Friday, 22 March 2019

P Squared, chapter 1

(Today! The beginning of the resurrection of my sci-fi/horror/comedy, P Squared, never finished, and with some written chapters never seen. Did I say never finished? Well, that may change. Depends on what you think, innit. This first one I'm putting up gratis, while later chapters are going to go to my Patreon first, and appearing here a week later. You lucky people. And yes, the first part is part iv. Don't sweat it. I mean if it worked for George Lucas.)

part iv. clerical assistance

“They look like you a bit. Don’t you think?” It’s a man’s voice, the sort that sounds like it comes out of the side of someone’s mouth.

“Oh, get lost.” An androgynous voice this time. P, conscious, hearing but not seeing, not moving, wonders what the problem is. “Do you think they’re awake yet?”

“No way of telling, Pubs. It takes a few minutes for the unpacking to kick in.” A woman, Welsh accent. P begins to feel a warm, fluttery feeling under their ribcage. P has a slight itch under one of their knees, where their uniform has caught, uncomfortably. Their vision begins to resolve itself, a texture initially heavily pixillated and compressed, now gradually lightening, becoming sharper and clearer.

“I hope they wake up soon,” says the man’s voice. “I’ve got a shitload of photocopying.” He’s probably not much older than thirty, glasses. P thinks, that’s odd, and thinks it’s a long time since they’ve seen anyone wear glasses. Without context, the thought makes no sense to them, but they to cling to the thought. It’s one of their own; P dimly knows that thinking their own thoughts is important.

“No chance,” says the third voice, the oldest of the three people here. “Now be a bit professional for once, will you? I think they’re waking up.”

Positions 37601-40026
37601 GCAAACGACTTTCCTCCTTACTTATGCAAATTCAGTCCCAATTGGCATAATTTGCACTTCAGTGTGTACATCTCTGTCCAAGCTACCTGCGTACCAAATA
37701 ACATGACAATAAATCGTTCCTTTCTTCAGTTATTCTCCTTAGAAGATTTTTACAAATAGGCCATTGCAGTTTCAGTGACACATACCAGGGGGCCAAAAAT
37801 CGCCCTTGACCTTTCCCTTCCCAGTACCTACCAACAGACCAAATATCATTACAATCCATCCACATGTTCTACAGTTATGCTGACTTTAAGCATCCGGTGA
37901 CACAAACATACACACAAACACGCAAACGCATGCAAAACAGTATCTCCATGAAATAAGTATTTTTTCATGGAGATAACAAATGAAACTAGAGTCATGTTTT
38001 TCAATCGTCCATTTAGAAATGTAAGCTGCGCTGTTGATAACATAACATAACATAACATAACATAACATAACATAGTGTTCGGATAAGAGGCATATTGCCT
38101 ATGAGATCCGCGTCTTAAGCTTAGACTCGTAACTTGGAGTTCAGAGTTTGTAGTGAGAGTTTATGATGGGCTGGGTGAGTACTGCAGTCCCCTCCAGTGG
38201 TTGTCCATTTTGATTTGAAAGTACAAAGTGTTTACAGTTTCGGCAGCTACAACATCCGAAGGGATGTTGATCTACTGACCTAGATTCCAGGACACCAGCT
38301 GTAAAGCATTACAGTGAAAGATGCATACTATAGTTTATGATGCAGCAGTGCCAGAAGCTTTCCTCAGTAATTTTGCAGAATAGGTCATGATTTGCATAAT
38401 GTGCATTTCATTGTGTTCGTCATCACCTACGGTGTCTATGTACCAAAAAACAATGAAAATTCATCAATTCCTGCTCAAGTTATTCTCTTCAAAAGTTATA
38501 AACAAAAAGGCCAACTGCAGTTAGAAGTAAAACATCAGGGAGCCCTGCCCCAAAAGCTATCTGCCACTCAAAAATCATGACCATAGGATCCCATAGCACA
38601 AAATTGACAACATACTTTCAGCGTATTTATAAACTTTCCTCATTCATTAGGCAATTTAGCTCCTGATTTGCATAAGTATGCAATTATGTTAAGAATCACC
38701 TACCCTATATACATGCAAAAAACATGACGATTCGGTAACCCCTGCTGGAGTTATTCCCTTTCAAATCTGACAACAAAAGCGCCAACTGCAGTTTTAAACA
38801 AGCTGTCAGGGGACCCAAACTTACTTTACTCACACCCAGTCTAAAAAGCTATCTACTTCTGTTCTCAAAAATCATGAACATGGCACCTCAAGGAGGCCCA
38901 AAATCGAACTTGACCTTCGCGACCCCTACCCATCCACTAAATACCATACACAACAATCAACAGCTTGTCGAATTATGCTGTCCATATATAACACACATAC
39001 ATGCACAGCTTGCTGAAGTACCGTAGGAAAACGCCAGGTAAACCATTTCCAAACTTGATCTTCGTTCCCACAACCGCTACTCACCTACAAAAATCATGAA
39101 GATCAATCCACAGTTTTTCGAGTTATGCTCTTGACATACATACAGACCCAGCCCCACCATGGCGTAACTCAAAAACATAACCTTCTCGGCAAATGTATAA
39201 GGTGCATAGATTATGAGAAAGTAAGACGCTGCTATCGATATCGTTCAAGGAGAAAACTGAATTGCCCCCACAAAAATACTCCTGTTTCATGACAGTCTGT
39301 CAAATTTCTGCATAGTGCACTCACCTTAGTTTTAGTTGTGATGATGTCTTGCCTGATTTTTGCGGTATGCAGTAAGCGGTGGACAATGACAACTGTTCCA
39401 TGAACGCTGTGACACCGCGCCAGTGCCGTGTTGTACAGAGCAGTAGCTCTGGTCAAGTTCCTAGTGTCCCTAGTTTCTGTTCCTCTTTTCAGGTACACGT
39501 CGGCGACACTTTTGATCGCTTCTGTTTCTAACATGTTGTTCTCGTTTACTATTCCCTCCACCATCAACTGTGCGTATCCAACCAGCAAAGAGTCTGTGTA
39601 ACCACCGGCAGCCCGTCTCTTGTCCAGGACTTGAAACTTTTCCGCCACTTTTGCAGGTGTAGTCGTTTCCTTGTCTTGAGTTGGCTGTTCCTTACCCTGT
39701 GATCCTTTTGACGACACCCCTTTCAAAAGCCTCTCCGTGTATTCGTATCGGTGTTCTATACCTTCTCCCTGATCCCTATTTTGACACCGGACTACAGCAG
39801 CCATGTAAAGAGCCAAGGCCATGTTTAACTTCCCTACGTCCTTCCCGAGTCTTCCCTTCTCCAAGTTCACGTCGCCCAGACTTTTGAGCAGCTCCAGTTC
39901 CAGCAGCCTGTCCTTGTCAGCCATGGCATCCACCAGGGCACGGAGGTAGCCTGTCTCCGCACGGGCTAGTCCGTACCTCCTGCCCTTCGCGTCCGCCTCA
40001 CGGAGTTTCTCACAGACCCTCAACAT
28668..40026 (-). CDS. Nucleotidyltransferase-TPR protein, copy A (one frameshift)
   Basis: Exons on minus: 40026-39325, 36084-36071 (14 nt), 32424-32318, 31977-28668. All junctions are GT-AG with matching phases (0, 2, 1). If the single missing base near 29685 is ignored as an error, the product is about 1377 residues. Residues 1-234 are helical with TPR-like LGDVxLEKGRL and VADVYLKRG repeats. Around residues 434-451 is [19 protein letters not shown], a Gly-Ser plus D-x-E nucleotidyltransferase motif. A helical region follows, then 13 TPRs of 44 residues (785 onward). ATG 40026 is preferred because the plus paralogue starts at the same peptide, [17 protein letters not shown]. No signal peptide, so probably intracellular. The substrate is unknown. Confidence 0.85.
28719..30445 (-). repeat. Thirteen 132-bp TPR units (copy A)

“How can you tell?” The third person, ‘Pubs’ evidently, indeterminate of gender, slim, angular and handsome, all clear, pale skin and almond-shaped eyes, glossy black lipstick and shining, clean-shaven scalp, is slightly taller than the man, and much taller than the older woman. P thinks, Do they look like me? They realise they don’t know what they look like right now. OK. Don’t panic. That’ll come.

They lean forward, peer into P’s eyes, touch P’s face. Their fingertips are warm, their nails just long enough to scratch ever so slightly; their eyes are dark, the light in them made from tiny squares. P is still not online yet.

P cannot really move. They can breathe freely; see, hear, taste the fuzz on their tongue, feel the itch on the back of their knee, but they’re waiting for the switch-on. P phases out of the conversation happening around them, becoming aware of the steady, heavy pressure on the sides of her head, a draft across their scalp and a faint whistling noise in their ears that begins to rise in tone, to become steadily more audible without strictly becoming louder. P forgets about the glasses. The whistle becomes the only thing they can think about, whining higher and higher and burrowing inside their head, like they can hear it inside their brain, and it’s the only thought they have, when it detonates.